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The Films Of Jim Jarmusch: A Retrospective

by The Playlist Staff
July 17, 2012 11:09 AM
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"Broken Flowers" (2005)
As an aging lothario, time moves slowly for Bill Murray’s Don Johnston. Now limited to spending time alone, he wastes his days bs’ing with neighborhood snoop Winston (Jeffrey Wright) while lounging in an unglamorous, Murray-ian sweatsuit ensemble. A fateful letter arrives on his doorstep, notifying him of two surprises: he’s a father, and the son he never knew is coming for him. With the sender unknown, Don embarks on a panicked road trip, arriving at the doorsteps of each significant past lover without once mentioning the letter. This game of emotional Russian Roulette takes its toll on the withdrawn protagonist as each futile visit slowly reveals the depths of his loneliness and the debris left behind by his libidinous recklessness, the uncovering of the biological clock, purposely buried underneath crumpled sheets. While there’s a certain unlikelihood in Murray bedding the likes of Sharon Stone, Jessica Lange and even a trailer-parked Tilda Swinton, the film boasts an array of wonderfully vibrant moments, both touching and painful, as past lovers reconnect, smiling and ignoring the mutually inflicted scars they wear on their sleeves. Jarmusch patterns his film as something of an emotional travelogue, Johnston retracing his steps, seeing the blood left behind in his footprints, and ultimately reaching the truth behind Hollywood’s popular “damaged ladykiller” persona. [B+]

"The Limits Of Control" (2009)
An opaque, surrealist, but striking assassin film, Jarmusch’s take on the hitman man genre is sort of like what would happen if you merge Jean-Pierre Melville’s largely silent and still “Le Samourai” with the reality loops of Alain Renais’Last Year At Marienband.” Featuring an incredible international cast -- Gael Garcia Bernal, Tilda Swinton, John Hurt, Bill Murray, Palestinian actress Hiam Abbas, Paz de la Huerta, French actor Alex Descas (from Claire Denis’ “35 Shots of Rum”), Japanese actress Youki Kudoh and more -- Jarmusch’s “The Limits of Control” centers on a mysterious loner and assassin (Jarmusch regular Isaach De Bankolé) hired to kill a U.S. businessman in the heart of Spain. But this is no ordinary killer. Possessing a meditative stillness and a rigid code of discipline (no phones, sex or guns), using his imagination, Bankolé’s lone man killer bends the rules of subjective reality, which helps him transcend simple matters of physics, time and space. Along the way, he travels to Madrid and Sevilla, picking up clues and paradoxes from fellow agents, but lurking in the shadows are other imaginative killers who are setting up a double cross. Or at least, that’s one way to read the film. Set to a gorgeously droning wall of ambient noise-metal, this oblique anti-thriller isn’t an easy film to penetrate, but its odd humor and hypnotic, swirling mood is one of the most arresting head trips of Jarmusch’s career, and one that resonates far and deep into the psyche. [A-]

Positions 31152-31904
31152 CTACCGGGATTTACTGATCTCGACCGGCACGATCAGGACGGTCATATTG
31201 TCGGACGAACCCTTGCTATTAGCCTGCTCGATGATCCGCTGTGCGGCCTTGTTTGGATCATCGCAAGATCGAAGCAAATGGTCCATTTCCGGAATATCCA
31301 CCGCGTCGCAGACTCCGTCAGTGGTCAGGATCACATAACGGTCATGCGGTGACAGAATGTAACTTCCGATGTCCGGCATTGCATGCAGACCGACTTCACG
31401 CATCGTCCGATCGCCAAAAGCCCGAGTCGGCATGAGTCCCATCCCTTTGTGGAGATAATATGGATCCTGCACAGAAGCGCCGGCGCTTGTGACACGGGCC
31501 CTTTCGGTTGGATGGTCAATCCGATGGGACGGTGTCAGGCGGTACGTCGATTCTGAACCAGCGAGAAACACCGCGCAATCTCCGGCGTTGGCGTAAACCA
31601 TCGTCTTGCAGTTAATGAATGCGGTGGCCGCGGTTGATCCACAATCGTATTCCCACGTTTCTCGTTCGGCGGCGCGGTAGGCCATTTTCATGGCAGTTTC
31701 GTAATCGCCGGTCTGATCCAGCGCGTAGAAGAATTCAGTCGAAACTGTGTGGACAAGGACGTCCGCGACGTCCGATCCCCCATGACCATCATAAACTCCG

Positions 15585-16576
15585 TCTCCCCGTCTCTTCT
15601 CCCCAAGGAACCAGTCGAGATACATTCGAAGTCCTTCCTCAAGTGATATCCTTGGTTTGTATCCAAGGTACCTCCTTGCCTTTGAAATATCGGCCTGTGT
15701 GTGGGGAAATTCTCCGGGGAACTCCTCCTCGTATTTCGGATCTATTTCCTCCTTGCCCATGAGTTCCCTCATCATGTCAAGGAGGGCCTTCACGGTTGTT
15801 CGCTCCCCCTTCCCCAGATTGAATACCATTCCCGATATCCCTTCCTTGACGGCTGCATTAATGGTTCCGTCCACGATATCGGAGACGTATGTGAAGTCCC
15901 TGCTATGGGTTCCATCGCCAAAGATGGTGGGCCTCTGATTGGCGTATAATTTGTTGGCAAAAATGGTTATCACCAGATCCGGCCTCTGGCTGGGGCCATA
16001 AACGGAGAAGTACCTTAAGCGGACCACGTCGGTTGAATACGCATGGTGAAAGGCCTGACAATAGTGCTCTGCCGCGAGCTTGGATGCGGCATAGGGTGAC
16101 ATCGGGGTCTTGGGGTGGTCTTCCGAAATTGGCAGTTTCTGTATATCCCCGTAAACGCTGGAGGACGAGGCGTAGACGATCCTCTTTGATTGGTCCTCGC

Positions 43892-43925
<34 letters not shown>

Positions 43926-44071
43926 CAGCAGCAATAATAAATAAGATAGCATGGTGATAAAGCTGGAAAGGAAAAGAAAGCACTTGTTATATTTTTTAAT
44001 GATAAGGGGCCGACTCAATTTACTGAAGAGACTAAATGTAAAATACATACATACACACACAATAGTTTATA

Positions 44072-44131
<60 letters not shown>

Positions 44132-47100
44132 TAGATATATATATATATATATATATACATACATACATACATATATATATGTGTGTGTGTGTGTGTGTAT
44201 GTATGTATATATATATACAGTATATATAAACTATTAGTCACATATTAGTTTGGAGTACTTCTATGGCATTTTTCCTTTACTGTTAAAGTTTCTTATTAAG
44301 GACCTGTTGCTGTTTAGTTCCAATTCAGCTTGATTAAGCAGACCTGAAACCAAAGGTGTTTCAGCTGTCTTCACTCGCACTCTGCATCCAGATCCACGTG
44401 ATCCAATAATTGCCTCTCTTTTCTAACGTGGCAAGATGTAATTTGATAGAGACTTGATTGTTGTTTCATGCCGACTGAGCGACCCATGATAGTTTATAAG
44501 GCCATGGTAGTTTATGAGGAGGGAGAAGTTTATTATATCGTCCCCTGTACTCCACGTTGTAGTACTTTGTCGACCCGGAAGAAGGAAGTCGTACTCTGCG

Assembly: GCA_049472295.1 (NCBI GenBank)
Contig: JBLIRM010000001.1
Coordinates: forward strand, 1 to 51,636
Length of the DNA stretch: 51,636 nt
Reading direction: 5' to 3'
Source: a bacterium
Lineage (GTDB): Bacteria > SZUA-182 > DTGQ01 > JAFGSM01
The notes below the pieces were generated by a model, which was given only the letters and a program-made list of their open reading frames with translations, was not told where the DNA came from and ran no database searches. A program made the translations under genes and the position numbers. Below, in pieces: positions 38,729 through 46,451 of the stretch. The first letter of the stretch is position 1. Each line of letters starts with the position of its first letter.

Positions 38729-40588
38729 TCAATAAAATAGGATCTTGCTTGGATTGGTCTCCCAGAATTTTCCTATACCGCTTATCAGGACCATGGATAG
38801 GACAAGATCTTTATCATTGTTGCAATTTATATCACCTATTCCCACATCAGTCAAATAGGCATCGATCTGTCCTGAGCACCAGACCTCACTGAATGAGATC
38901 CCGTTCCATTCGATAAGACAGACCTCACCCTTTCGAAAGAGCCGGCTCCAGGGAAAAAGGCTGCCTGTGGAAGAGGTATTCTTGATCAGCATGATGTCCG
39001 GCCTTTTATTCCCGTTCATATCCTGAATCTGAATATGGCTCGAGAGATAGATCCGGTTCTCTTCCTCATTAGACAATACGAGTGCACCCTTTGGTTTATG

- Oliver Lyttelton, Rodrigo Perez, Gabe Toro, Mark Zhuravsky, Drew Taylor, Kevin Jagernauth

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  • hank | July 19, 2012 4:12 AMReply

    wow. man, there are some very generous ratings here for his later work.

  • KLF | July 17, 2012 4:23 PMReply

    Some are better than others but from "Stranger Than Paradise" on, I don't think he's ever made a bad film, they're all enjoyable in some way. Even "Coffee & Cigarettes" hits some profound and unexpected notes with the last segment. My favorites are "Stranger Than Paradise," "Down by Law," "Dead Man" (his best) and "The Limits of Control."

    It's not perfect, but "The Limits of Control" is vastly underrated, much of it breaks new ground for Jarmusch. It also has a funny, deadpan concept that runs through the entire film: it has all the basic elements of a classic spy film, but none of it comes together that way. Minor spoilers: He goes to exotic locales, but all we see are cheap cafés and art museums. He has a gun, but he never loads it (much less shoots it). There's a girl...well, see it for yourself.

  • arnulf | July 17, 2012 3:54 PMReply


  • Marc | July 17, 2012 2:14 PMReply

    Dead Man and The Limits Of Control are his worst by far.Stranger Than Paradise and Down By Law are his best work.

  • Fired | July 17, 2012 2:23 PM

    Oh man, fired.

  • Todd | July 17, 2012 11:38 AMReply

    Dead Man, Ghost Dog and The Limits of Control seem his best work to me.

    I wish as many people saw Dead Man as saw Unforgiven.

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